I was 14 when I first thought that I had fallen in love. The heroine’s name, for the purpose of anonymity, was Fiona. Which also, helps to explain how I saw myself. I’d like to say I was enlightened enough to love her for all of her qualities, of which she had many. But, it was far simpler. She was beautiful. I was in love.
In High school, we were together for just over one year. Then we learned her family would be moving to Colorado at the end of the school year. I didn’t wait. I broke things off. It was not her fault that she had to move, but I still blamed her. The adult me can now see, that I was trying to protect myself and maintain control. I never believed that she could love me as I loved her. I, certainty, wasn’t prepared for a future, “Dear, John letter” announcing that she had fallen for a rugged Colorado Cowboy.
It would be years before I understood that control is a myth. Back then we didn’t have the Ice Queen, Elsa, telling us to “Let it Go!” Kids today have it so easy. I acted immaturely and fear conquered love. Would we have survived a long-distance relationship at 14? No. Could I have handled things better? Absolutely. Instead, I ran, like a flock of seagulls!
Not only did I run, but I immediately started dating Anna. I’m keeping up fake-names to protect the innocent. I was trying to make Fiona jealous for leaving. She didn’t have a choice, but, I was too blind to see it. Without the courage or the aptitude to verbalize my feelings, I felt left behind. My self-worth was less than zero. At the time, having a girlfriend was validation that I mattered.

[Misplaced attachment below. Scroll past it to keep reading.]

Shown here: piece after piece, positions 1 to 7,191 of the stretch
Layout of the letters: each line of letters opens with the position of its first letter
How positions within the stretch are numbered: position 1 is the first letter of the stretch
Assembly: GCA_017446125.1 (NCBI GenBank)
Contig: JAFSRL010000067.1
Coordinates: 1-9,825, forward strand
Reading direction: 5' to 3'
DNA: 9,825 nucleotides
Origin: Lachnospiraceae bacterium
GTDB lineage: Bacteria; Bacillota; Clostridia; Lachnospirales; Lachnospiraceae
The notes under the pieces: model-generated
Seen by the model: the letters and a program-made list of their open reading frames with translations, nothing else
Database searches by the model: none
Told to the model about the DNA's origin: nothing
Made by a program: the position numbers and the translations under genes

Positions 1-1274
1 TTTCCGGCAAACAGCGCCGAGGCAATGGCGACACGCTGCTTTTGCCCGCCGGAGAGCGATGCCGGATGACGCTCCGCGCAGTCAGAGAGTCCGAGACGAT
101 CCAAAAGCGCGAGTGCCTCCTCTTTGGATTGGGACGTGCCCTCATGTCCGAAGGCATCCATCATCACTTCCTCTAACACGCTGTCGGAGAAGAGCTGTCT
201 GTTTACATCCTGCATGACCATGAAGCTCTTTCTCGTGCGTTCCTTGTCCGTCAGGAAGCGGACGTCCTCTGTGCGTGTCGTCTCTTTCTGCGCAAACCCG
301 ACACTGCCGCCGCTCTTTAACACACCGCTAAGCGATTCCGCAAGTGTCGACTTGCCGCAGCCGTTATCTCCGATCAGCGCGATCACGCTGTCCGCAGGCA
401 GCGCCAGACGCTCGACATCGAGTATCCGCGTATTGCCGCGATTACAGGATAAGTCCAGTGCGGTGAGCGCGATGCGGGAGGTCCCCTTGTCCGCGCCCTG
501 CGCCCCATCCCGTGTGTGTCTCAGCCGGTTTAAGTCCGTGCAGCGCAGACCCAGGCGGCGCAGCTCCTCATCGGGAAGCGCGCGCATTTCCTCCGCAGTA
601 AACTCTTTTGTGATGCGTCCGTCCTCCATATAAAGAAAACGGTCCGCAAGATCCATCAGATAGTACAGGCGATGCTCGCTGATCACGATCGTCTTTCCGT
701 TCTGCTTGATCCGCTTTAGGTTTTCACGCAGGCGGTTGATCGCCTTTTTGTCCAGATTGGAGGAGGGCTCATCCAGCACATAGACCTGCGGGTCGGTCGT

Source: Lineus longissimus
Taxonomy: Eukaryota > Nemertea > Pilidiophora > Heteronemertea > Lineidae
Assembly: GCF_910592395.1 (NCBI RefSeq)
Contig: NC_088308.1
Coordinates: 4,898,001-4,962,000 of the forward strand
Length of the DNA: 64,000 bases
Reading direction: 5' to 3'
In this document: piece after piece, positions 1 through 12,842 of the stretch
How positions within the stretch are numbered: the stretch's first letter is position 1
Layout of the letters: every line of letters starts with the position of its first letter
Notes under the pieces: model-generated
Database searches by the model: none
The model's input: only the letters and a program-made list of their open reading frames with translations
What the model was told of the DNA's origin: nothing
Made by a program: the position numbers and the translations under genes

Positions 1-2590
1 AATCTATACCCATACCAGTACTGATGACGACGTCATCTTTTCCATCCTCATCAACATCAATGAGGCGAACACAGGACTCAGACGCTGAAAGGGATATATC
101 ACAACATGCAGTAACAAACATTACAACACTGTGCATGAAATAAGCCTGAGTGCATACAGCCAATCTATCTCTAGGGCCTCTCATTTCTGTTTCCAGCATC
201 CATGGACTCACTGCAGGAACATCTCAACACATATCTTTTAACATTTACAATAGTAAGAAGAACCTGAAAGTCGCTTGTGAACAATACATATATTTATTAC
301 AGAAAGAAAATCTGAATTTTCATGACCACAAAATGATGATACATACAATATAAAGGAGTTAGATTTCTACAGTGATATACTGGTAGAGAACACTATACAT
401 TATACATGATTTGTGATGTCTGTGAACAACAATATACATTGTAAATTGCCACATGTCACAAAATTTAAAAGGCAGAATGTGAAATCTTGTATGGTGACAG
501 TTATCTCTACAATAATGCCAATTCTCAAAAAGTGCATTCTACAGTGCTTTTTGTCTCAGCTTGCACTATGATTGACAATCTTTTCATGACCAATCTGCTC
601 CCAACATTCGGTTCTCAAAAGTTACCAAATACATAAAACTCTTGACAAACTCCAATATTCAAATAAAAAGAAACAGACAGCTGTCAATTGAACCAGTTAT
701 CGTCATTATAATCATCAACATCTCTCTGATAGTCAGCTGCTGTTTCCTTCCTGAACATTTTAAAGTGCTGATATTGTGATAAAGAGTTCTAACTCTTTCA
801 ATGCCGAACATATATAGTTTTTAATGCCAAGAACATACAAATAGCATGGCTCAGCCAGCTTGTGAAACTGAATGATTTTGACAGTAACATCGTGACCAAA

Anna was and still is a beautiful person, inside and out. We dated on and off through the rest of high school. Unfairly, to her, and unknown to me, my heart was still held by Fiona. After High School, I bounced through relationships, always searching. I thought they ended because I was not over Fiona. I know now, it was my inability to love myself. But, that was not something we talked about in the ’80s! In the ’80s we pumped our fists to show that we rocked!
Jump ahead to the ’90s; which, as I write that, sounds like, going back to the future. I was living in Stamford, CT and working in New York City. A friend of mine was moving to Kansas, so I offered to help her move. On a whim, I called “Information;” think GOOGLE light. A human-operator would try to find the phone number of a person for you. At that time, there was barely an internet and Mark Zuckerberg was only 12!
The operator found a Colorado number for Fiona! After several failed calls, we connected. Her admission to being a single-lady was all I needed to hear. I detoured to Colorado to make amends and to try and win her back.
Ours was a whirlwind romance. Within weeks, I moved to Colorado. Reconnecting after nearly 11-years of no-communication was romantic. People loved hearing our story and we loved telling it. I could not have been happier. I was with the girl of my dreams. I was in the best shape of my life. I landed a great job. I was feeling confident and successful. Everything was going according to the script!
I should point, I grew up watching John Hughes films. Pretty in Pink, Sixteen Candles, etc. I am not afraid to admit, that as a boy, I got sucked into those happy endings, just as much as any teenage girl.